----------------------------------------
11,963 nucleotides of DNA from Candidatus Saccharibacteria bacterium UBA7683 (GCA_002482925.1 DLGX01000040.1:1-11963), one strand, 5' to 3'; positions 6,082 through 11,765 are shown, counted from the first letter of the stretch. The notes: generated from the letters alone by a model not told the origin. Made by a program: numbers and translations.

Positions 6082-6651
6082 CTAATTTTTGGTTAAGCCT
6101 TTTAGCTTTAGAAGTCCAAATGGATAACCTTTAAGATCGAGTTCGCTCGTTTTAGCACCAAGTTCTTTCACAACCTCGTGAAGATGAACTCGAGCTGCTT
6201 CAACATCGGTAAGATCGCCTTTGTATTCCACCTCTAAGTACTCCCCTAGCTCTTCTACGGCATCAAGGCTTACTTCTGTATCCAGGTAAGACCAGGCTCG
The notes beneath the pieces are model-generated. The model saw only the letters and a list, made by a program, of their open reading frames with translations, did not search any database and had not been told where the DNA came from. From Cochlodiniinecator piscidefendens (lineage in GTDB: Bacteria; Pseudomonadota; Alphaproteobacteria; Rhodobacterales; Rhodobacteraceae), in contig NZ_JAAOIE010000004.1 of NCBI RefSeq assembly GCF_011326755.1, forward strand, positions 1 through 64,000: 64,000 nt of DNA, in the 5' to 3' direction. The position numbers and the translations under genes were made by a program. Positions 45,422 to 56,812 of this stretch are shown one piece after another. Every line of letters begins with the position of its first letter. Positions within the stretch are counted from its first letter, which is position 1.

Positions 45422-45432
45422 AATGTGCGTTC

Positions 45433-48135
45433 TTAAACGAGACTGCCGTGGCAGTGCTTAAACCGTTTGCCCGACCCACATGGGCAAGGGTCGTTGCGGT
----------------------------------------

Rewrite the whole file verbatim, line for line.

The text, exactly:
11,963 nucleotides of DNA from Candidatus Saccharibacteria bacterium UBA7683 (GCA_002482925.1 DLGX01000040.1:1-11963), one strand, 5' to 3'; positions 6,082 through 11,765 are shown, counted from the first letter of the stretch. The notes: generated from the letters alone by a model not told the origin. Made by a program: numbers and translations.

Positions 6082-6651
6082 CTAATTTTTGGTTAAGCCT
6101 TTTAGCTTTAGAAGTCCAAATGGATAACCTTTAAGATCGAGTTCGCTCGTTTTAGCACCAAGTTCTTTCACAACCTCGTGAAGATGAACTCGAGCTGCTT
6201 CAACATCGGTAAGATCGCCTTTGTATTCCACCTCTAAGTACTCCCCTAGCTCTTCTACGGCATCAAGGCTTACTTCTGTATCCAGGTAAGACCAGGCTCG
The notes beneath the pieces are model-generated. The model saw only the letters and a list, made by a program, of their open reading frames with translations, did not search any database and had not been told where the DNA came from. From Cochlodiniinecator piscidefendens (lineage in GTDB: Bacteria; Pseudomonadota; Alphaproteobacteria; Rhodobacterales; Rhodobacteraceae), in contig NZ_JAAOIE010000004.1 of NCBI RefSeq assembly GCF_011326755.1, forward strand, positions 1 through 64,000: 64,000 nt of DNA, in the 5' to 3' direction. The position numbers and the translations under genes were made by a program. Positions 45,422 to 56,812 of this stretch are shown one piece after another. Every line of letters begins with the position of its first letter. Positions within the stretch are counted from its first letter, which is position 1.

Positions 45422-45432
45422 AATGTGCGTTC

Positions 45433-48135
45433 TTAAACGAGACTGCCGTGGCAGTGCTTAAACCGTTTGCCCGACCCACATGGGCAAGGGTCGTTGCGGT